In the early 1950s, a Polish immigrant and self-proclaimed philosophy teacher called George Adamski announced to the world he had established contact with an extra-human intelligence, in the middle of a deserted landscape –the kind of location where ancient prophets would have their mystical experiences– and he wrote a book about his story which was largely dismissed as pure fantasy by scientists and academics, despite its popularity. Many others with similarly grandiloquent claims followed, but they were never taken seriously by modern society; perhaps because they had no tangible proof of those encounters with the Other, aside from tall tales and grainy pictures of alleged interplanetary spaceships. By the 1970s most of these ‘Contactees’ had been discredited and forgotten.
It was also in the 1970s, that a group of hippie kids that took themselves to be scientists and were led by two brothers from Colorado, took a similar ‘initiatory’ quest; but they chose the humid jungles of South America instead of arid Mojave. Like Adamski, they too claimed to have established contact with a non-human intelligence, and they also wrote an immensely popular book which was largely dismissed as deranged fantasy. But unlike the Contactees who befriended Venusian Space Brothers at the dawn of the Cold War, these young hippies returned from their quest with tangible proof of their encounter (well, sorta) and the influence of their experience is still felt to this day all around the globe.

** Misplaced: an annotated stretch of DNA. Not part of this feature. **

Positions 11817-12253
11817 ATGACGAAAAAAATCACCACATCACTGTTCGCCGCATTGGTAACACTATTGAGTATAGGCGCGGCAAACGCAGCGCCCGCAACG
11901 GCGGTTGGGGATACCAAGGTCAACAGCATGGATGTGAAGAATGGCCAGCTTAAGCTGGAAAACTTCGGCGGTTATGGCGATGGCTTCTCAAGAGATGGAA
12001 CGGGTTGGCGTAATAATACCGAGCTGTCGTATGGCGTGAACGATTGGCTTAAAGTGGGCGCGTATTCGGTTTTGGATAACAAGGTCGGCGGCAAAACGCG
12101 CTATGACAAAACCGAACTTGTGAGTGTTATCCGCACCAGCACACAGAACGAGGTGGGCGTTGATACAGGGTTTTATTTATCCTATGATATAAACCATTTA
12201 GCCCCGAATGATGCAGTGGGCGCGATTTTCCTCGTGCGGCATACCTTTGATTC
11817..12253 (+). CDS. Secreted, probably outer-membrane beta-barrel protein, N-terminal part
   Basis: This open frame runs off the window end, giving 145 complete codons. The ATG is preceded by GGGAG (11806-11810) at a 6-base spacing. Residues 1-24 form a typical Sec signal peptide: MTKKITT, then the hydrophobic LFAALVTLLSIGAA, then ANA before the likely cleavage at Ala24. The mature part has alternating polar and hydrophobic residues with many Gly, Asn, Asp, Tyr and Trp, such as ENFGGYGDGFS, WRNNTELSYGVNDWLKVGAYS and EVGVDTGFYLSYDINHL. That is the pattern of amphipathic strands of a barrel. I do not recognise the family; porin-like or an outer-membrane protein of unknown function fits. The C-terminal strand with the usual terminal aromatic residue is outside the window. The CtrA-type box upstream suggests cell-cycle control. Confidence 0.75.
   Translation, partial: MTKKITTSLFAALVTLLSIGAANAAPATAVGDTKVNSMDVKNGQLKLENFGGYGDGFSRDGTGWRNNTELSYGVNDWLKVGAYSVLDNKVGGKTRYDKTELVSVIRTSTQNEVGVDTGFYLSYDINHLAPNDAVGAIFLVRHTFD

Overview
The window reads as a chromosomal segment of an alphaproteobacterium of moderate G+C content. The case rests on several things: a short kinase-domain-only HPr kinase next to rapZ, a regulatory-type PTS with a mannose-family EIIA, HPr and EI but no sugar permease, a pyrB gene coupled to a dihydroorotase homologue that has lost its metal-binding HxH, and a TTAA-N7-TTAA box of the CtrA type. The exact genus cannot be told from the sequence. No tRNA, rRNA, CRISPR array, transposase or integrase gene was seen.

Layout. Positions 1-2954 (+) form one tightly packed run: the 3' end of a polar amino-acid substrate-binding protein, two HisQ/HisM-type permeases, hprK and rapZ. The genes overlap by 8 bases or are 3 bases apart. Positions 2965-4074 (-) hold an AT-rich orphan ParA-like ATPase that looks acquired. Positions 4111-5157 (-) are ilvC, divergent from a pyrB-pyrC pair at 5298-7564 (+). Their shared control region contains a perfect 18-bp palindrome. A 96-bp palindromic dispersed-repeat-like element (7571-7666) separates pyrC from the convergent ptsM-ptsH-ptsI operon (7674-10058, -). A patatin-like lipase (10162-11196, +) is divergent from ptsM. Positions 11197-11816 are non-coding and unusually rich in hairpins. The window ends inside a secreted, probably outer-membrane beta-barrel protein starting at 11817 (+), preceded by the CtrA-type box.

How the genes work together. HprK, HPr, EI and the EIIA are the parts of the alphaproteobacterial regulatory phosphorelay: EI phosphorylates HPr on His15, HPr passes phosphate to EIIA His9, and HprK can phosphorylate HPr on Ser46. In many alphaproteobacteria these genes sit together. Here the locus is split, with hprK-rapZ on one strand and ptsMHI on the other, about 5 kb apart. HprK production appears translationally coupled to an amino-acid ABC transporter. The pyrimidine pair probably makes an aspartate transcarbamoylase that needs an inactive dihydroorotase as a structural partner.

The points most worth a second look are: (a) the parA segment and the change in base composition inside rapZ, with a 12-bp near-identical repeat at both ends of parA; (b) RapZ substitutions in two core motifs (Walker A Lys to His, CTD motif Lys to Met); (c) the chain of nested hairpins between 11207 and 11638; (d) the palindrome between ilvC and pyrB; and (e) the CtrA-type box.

Those two brothers were Terence and Dennis McKenna, legendary names in the contemporary counterculture –especially Terence, who after his untimely passing in 2000 has attained the closest thing to a digital immortality our current technology can provide, thanks to the myriad of videos and recorded lectures freely available on Youtube and the Psychedelic Salon podcast. And the 4th of March marked the 50th year of that fateful quest to the Colombian rainforest, known among psychedelic fans worldwide as ‘The Experiment at La Chorrera.’